I dabbled in video for a while, but I didn’t want to learn how to edit properly. So my next step was to a SLR. In the last years of my teaching profession I was pulled back into the artistry of photography by the high school students photo work displayed outside my library. I purchased a Nikon N80 and began my lens collection. My photo were still printed, but I moved into slides for a while.
My first connection with digital came with my Sony CD Mavica, 3.3 mega pixel camera. Cute, compact and it wrote the files to a cd, but oh so slowly. I took a photo of my toddler granddaughter and she was in the next room by the time the file had recorded.
Then came the Digital slr. Now I was intrigued. My first serious look at digital was with my Nikon D70.
I could still use all the lenses I was purchasing for my N80 slr and I saved images on my compact flash card. As the technology improved I graduated to a D200
Nikon D7000 upgrade
The Mirrorless Digital cameras came on the scene and the smaller size, and quality appealed to me. I moved to the Olympus line, but I never felt like I was having any fun. I loved the size, quality of photographs, but I never got the hang of the menu system. So I switched to Fuji. I first tried the Fuji 100f. This is a great camera for street shooting. I have had great luck taking pictures, but I am mindful of the single focal distance available. Once that menu system was understood I sold my Olympus system and purchased the Fuji xt2.
My Nikon system sat for a while and finally I sold my workhorse Nikon D7100 to a friend. Sold all my lenses and purchased a Fuji xt4 at the start of the pandemic.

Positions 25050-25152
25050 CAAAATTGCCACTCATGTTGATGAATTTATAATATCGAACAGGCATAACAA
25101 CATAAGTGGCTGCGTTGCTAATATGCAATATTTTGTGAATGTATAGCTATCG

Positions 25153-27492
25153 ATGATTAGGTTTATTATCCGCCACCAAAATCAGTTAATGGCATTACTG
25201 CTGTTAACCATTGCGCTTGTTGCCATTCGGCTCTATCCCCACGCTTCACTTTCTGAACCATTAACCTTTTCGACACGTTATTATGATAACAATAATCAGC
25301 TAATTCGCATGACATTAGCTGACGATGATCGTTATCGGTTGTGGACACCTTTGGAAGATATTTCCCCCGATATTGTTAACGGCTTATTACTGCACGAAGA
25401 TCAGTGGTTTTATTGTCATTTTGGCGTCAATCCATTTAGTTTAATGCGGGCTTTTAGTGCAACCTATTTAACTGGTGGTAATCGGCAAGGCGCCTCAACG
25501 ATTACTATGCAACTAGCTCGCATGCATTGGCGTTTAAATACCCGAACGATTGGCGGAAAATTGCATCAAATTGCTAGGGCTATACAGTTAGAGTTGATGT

Which brings me back to upgrading my iPhone 8
I just got my Phone 13 Pro. Always with me, and the capabilities are there to grab a good shot for my Nixplay Digital frame.
Technology changes but I still remain to same in wanting to capture some great memories.
Wanting to go explore some place new, my friend and I headed to the Gold Country.
Arriving at 9:00 a.m. I see many photo opportunities to get my camera clicking. This is represents a mining town in 1850. This town left the union in 1850 for a short time, and rejoined so that 4th of July celebrations could continue.
Historic markers and gold mining scenes contrasts with all the No Trespassing and No Parking signs. I wonder what is going on.
Visiting on Saturday it was strange to see all the “No Trespassing” and “No Parking” signs and no people in town. The country store was closed up, and for lease.
The town appeared to be a ghost town in the making.
No reason to hang around so we head to Grass Valley in search of some lunch. Next post from Grass Valley.
The Sacramento Historic Cemetery is a great place to visit throughout the year. The changing foliage adds to the visitors experience.
Recently a controversy arose regarding the “historic” title of these grounds. It seems that some want to remove anything that was not in the original design of the cemetery. Specifically, the City Counsel wants to remove the Historic Rose Garden. I spoke to one person and I was informed that plans to remove roses and trellises was underway. She explained that this would be disappointing to many visitors who travel here to see historic roses. I looked around and imagined the surroundings without the flowers.
The first blooms of the season done, and to encourage new ones they were dead-heading the bushes. The morning that my Camera Totin’ Tuesday group arrived I saw many volunteers busy pruning the roses.
This is such a special place. History, nature and architecture combine. Today, nature seemed to be my focus.
This place is special and the gravestones are surrounded by beauty. I hope you enjoyed my little tour.